Allie, the reluctant truth


knox“Just got back from Dubai. Soooooo jetlagged. You have to go, Knox, I’m telling you. Weirdest high end parties you’ll ever go to, and I can tell you’ve been to some weird high end parties before.”

martiniI was enthralled. Allie lived harder, more successfully than any woman I’d ever met before. The third date we’d ever been on, she put four bottles of wine on her corporate card and then, in the middle of dinner at a four-star restaurant, she slit a giant cut down her palm and insisted I do the same.

“C’mon. Let’s be blood lovers. Put the shocked look away. I’m clean.”

The next morning, we both called in sick and hitchhiked up to her grandpa’s old farm in New England. Maybe some white drugs were brought out. Maybe some glassware and/or rare American folk art was smashed to bits. Maybe the cops were called on suspicion of a home invasion, but were sweet-talked out of snooping around by Allie, even though we could conjure no proof that we had any right to be there. Truth is, it’s all a blur.

Allie disappeared for a week after we got back. I didn’t care. Her absence fueled my imagination. ‘Where’d Allie sneak off to this time,” I’d daydream as I sleepwalked through work. She showed up at my office with two first class plane tickets to Mexico City. “There’s a conference this weekend and I’d rather not go to alone.”

“You know, I still don’t even know what you do,” I said.

“I don’t know why that matters. Get your shit. Plane’s in 90 minutes.”

Allie disappeared again almost as soon we got to Mexico. I visited some old friends then bought my own plane ticket home. Coach.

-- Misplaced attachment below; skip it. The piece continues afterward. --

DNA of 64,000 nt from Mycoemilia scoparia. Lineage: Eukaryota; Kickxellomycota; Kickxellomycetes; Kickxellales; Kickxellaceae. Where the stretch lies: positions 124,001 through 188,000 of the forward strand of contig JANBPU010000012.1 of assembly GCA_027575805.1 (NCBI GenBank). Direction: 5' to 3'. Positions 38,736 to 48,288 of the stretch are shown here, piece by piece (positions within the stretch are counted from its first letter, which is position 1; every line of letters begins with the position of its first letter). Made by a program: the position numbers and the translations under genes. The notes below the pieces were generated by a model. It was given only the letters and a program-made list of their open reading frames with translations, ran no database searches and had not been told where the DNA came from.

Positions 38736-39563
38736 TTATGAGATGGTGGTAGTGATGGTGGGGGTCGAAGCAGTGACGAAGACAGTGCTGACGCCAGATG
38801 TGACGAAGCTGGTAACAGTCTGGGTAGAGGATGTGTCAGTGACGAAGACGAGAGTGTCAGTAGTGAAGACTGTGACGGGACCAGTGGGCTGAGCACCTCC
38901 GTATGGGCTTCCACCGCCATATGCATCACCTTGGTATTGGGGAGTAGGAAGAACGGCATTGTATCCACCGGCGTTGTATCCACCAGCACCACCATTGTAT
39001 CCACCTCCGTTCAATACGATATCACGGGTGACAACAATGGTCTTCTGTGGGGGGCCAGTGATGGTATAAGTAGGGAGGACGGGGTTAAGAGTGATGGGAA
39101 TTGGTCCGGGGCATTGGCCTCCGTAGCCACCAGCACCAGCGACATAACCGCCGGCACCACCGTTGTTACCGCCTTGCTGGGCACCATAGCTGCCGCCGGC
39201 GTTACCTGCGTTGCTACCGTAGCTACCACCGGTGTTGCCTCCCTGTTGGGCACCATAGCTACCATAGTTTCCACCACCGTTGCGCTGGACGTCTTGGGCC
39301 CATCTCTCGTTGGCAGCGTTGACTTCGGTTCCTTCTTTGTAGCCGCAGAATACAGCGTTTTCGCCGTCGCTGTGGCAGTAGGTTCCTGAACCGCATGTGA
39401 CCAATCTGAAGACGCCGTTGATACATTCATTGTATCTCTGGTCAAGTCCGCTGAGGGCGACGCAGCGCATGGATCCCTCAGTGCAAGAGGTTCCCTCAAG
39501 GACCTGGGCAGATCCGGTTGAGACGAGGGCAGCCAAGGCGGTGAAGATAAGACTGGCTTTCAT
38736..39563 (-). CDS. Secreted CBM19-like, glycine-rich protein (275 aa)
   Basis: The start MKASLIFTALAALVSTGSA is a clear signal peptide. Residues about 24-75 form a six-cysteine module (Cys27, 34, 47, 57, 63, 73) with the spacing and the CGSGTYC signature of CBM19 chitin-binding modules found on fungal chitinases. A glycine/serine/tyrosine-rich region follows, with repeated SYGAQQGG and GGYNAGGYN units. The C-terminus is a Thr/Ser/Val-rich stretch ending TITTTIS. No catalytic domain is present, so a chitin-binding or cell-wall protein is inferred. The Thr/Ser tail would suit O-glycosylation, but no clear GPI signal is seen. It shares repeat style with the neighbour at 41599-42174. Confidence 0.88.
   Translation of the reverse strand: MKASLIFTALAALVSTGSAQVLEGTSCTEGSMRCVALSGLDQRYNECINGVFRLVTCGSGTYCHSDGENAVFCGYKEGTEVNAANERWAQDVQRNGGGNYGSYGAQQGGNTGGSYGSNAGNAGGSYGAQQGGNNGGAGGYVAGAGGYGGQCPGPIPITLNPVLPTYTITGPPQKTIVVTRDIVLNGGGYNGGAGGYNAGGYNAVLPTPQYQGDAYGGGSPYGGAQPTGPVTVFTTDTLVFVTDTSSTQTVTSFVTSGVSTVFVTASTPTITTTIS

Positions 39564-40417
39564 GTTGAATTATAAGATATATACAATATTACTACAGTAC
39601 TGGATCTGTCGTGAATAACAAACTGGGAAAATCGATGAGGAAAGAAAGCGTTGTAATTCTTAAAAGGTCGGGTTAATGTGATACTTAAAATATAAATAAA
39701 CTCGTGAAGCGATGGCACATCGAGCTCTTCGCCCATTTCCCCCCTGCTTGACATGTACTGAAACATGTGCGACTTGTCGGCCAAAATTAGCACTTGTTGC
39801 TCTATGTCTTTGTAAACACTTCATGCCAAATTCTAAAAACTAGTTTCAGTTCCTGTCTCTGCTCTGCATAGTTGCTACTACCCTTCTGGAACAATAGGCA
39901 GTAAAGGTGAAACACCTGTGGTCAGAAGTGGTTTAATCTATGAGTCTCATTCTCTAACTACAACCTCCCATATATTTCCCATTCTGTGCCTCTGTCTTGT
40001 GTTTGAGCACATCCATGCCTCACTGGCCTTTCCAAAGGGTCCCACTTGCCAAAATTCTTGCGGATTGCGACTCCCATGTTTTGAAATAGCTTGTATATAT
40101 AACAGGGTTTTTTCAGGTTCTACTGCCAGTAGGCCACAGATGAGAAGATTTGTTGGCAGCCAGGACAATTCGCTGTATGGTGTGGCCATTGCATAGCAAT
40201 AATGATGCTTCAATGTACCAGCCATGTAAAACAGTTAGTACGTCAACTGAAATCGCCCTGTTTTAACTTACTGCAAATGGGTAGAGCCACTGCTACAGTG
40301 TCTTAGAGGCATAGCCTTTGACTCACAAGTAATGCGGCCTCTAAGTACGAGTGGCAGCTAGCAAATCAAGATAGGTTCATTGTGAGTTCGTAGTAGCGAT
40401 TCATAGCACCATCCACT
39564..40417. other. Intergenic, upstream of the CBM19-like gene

I should have written her off. Obviously. But I staked out the bars I knew she haunted. Two weeks I made the rounds, to the point where I got to know the regulars. A couple had said they’d seen her before. One warned me of her. “Seen her drink a couple marks under the table, then make off with their wallets.”

I couldn’t believe that I’d just been a sucker who could only hold his liquor.

We caught up with each other around happy hour. She was drinking a dirty martini with a sweaty adman, who guffawed at his own jokes. When porky went to relieve himself, I had the bartender pass her a note scribbled on a cocktail napkin.

“The Bruise. 9:30. Knox.”

She showed up slurry, but still composed. “So you caught me, Knox. Congratulations.”

“Yeah, well, I figured I’d already lost too damn many women in Mexico to do it again. So what was it? Did you get my social? Do you have a credit card in my name? Are you taking out other blood lovers to dine on it?” I was doing my best to feign anger but I couldn’t succumb to it. Deep down I was actually really glad to see her.

She shook her head and showed me her palms. No new scars.

“I’ll be honest,” I said.  “I don’t care. You’re a smart, beautiful woman who does what she damn well pleases. Sure you screw people over, but fuck it. You’re good at it. Hell, we broke into that farmhouse and you made the police think it was yours. I was still under your spell at the time, but that was bloody masterful.”

Allie grimaced. “The house was my husband’s Knox. Same with the credit card. I’m not a con artist. I’m married. With two kids. Maybe I let strangers buy me drinks, but I don’t steal identities.”

Of course not, I thought. She already has plenty of her own.

One Response to “Allie, the reluctant truth”

  1. Sounds like a hell of a time.

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